The Balkans. Even though the former Yugoslavian countries are post conflict countries, countries in this region are using mediation to improve judicial efficiency and promote democratic institutions of the rule of law.  The models vary between countries between court-annexed and court-related, but throughout these nations, mediation is improving the judicial systems and building a culture of compromise.  There is strong support for mediation in the region provided by the European Commission, the IFC and non-governmental NGOs.

Kosovo. Kosovo is the only country in the former Yugoslavia with a majority population that is not Slavic. After years as a United Nations Protectorate, it declared its independence from Serbia on 17 February 2008.  Kosovo is actively re-building its rule of law programs, especially its judiciary. 

Court related mediation can work well in Kosovo's current political and societal atmosphere.  First, however, the judiciary must overcome a public perception that it is too slow, lacking professional training, and vulnerable to corruption. Local and international actors also have expressed general suspicion of the judiciary and its capacity to resolve disputes fairly and effectively.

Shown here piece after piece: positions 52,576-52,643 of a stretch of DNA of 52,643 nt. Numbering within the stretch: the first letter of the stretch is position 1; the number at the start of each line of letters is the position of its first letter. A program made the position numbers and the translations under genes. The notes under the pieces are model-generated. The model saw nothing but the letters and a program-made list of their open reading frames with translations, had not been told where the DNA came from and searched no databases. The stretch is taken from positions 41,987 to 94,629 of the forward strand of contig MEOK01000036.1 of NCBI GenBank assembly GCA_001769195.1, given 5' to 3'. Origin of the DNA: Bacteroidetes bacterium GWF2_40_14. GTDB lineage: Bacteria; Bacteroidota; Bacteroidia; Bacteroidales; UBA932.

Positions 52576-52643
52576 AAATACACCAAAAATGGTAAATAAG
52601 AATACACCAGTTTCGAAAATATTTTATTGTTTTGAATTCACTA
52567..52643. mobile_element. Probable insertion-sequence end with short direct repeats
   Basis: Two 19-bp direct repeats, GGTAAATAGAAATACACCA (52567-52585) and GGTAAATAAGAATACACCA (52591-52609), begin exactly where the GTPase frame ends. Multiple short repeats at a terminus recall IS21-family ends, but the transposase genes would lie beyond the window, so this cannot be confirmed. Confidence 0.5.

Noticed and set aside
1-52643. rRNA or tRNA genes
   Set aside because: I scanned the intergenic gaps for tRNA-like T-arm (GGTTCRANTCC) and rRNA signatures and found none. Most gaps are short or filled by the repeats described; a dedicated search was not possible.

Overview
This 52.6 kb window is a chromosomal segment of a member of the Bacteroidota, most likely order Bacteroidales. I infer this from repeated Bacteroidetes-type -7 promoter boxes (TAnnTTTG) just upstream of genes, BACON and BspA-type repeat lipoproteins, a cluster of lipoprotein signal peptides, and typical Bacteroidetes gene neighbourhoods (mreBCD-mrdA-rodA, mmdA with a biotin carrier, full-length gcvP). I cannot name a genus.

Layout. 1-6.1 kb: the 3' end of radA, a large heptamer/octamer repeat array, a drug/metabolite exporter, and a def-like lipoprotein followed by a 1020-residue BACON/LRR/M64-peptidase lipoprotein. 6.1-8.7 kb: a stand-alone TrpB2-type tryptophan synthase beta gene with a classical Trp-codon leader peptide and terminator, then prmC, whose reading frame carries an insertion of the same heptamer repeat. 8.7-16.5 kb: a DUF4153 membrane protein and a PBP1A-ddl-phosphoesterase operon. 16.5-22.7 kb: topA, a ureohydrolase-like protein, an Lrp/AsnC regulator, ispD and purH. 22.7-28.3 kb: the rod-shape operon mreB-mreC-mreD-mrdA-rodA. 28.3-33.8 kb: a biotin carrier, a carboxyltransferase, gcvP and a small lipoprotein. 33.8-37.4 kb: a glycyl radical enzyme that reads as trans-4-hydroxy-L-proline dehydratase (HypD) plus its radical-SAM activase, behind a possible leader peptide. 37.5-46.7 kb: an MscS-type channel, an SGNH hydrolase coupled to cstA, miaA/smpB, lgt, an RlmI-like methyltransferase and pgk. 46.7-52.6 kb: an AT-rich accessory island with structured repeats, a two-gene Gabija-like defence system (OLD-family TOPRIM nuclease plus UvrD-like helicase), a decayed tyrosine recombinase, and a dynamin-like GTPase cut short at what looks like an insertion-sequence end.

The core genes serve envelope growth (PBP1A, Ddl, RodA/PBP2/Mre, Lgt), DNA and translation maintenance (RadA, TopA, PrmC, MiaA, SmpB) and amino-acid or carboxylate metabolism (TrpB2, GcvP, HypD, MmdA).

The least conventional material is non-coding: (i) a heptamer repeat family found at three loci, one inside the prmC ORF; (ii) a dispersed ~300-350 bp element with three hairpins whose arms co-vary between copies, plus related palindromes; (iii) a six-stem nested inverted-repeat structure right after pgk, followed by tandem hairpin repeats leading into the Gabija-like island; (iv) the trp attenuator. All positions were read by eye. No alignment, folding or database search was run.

To a population devastated by war a little over a decade ago, mediation's generally informal nature and facilitation by a neutral mediator may appear to be less intimidating and threatening.   It gives more control to the parties, increasing their self-reliance; it avoids the perception that one has to give control to a third party stranger in the dispute. In fact, this appears to be the underlying assumptions in Kosovo's new Mediation Law passed in November 2008.